5. At this point, continue to simmer until the ketchup has reached the consistency you prefer. This could take anywhere from 30 minutes to several hours.
  6. Once it has reached the desired thickness, add cayenne pepper, ground nutmeg, and salt, to taste.
  7. Once the seasonings have been adjusted, you can either bottle it for storage in the refrigerator where it will keep for about a month, freeze it, or, you can process it in a boiling water bath for 35 minutes if using pint jars and 40 minutes if using quart-sized canning jars.

With thanks to: Chica Andaluza, “Up The Mountain Spicy Tomato Ketchup

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Notes

You may have noticed that the spice pouch was removed after simmering for 45 minutes. That’s because the tomatoes will continue to reduce for some time afterward and that will serve to concentrate all the flavors in that pot. To leave the spice pouch in the tomato mixture for too long could render the ketchup inedible. You can always adjust the seasoning at the end of the cooking, just as one does with the cayenne, salt, and pepper.

Living as far North as I do, finding good tasting tomatoes from now until Spring is pretty much impossible. Even so, I’ll still use off-season, or even canned, tomatoes to make ketchup during the Winter and Spring months, adding tomato paste to boost the tomato flavor. Although this version may not quite equal the taste of ketchup made from Summer’s best, it is still leagues ahead of any ketchup you might buy at a store.

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Grilled Chicken with Tomato Jam Glaze

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One last word about tomatoes …

In September, Marie posted a link to a recipe for tomato jam that used yellow heirloom tomatoes and basil. I spoke to Zia about my intention to try my hand at making the jam and that triggered a memory of Grandma making tomato jam when Mom & Zia were little girls. Grandma’s version didn’t use basil and, though the tomatoes she used would be considered “heirloom” by today’s standards, back then they were just “tomatoes.” Well, in an effort to bridge the gap between New and Old, I made tomato jam that weekend with yellow heirloom tomatoes but without the basil.  And the result? Like almost all the jams I’ve made, it goes very well with goat cheese. (Is there a jam or preserve that doesn’t go well with goat cheese?) Not only that but I was surprised to find out just how good it worked as a glaze for barbecued chicken. Next time, though, I’m adding a few red pepper flakes and a dash of hot sauce to the glaze. Of course, you can always serve it like my Grandma did for her girls: on a chunk of Italian bread.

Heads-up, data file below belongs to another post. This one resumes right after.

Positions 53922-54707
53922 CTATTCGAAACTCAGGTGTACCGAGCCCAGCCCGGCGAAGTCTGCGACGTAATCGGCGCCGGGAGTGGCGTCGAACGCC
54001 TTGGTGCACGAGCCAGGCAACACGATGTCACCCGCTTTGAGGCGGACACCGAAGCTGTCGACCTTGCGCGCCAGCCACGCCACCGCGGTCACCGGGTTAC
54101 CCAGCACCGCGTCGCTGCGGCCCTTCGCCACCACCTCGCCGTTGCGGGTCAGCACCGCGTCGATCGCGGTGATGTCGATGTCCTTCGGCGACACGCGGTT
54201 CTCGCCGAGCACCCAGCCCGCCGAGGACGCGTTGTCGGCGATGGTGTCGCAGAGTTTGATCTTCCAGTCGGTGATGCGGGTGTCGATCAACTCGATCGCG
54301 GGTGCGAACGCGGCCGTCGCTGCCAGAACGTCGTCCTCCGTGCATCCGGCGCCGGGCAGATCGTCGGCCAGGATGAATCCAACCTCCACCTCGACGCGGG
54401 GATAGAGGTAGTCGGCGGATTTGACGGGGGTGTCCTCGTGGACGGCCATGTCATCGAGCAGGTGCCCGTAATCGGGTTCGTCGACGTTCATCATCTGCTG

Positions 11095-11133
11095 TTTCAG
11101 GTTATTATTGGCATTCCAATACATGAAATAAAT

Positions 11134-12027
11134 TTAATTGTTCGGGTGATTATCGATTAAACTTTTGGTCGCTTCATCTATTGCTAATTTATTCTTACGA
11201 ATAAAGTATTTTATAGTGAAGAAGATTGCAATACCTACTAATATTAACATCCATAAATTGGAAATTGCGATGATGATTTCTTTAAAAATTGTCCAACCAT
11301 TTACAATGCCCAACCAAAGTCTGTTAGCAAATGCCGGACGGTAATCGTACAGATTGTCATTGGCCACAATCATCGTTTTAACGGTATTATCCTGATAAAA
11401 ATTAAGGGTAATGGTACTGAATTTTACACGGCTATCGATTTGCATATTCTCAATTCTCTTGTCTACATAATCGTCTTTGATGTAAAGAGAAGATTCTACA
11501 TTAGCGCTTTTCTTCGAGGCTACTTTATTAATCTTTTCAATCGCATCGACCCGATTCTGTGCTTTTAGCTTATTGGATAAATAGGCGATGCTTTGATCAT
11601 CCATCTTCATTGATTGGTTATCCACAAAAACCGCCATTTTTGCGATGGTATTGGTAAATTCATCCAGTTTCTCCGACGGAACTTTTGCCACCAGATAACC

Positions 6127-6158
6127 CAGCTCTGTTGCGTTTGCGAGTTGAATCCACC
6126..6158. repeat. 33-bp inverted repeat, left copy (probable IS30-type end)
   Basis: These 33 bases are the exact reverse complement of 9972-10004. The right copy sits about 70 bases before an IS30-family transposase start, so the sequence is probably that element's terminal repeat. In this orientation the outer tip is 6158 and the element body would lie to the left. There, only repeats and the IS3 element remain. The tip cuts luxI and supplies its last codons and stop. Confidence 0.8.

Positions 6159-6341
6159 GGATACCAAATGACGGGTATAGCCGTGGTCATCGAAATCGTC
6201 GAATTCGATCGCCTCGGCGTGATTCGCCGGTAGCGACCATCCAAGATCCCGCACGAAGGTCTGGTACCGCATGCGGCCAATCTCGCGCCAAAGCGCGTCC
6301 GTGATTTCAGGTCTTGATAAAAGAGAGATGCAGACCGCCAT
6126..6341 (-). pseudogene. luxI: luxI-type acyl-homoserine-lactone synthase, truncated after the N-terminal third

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It’s déjà vu all over again …

As a boy, vegetables were very much a part of my family’s diet. Whether picked fresh from Grandpa’s garden or selected at a grocery or market, you could count on a salad of fresh greens and at least one vegetable being served at every dinner.  Mom’s favorite, and frequent star at our supper table, was Swiss chard. Mom enjoyed it enough to commandeer a small patch of Grandpa’s garden so that she could grow her own.  Now that’s some serious chard love!  Very often, Mom would use a combination of chard & spinach to fill small pies, cacioni, from a recipe that came from Dad’s homeland, San Marino. Click HERE to check out the recipe for this family favorite.

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Coming soon to a monitor near you … 

Sausage Ravioli

Sausage Ravioli

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136 thoughts on “The Ketchup that Came Down the Mountain

  1. I must have missed this recipe of Tanya´s, so I am extra glad that you have posted this today.

    It never fails to be amaze me how versatile such recipe variations are, when they get spread as a glaze over meats and chicken or added to pasta to make a sauce.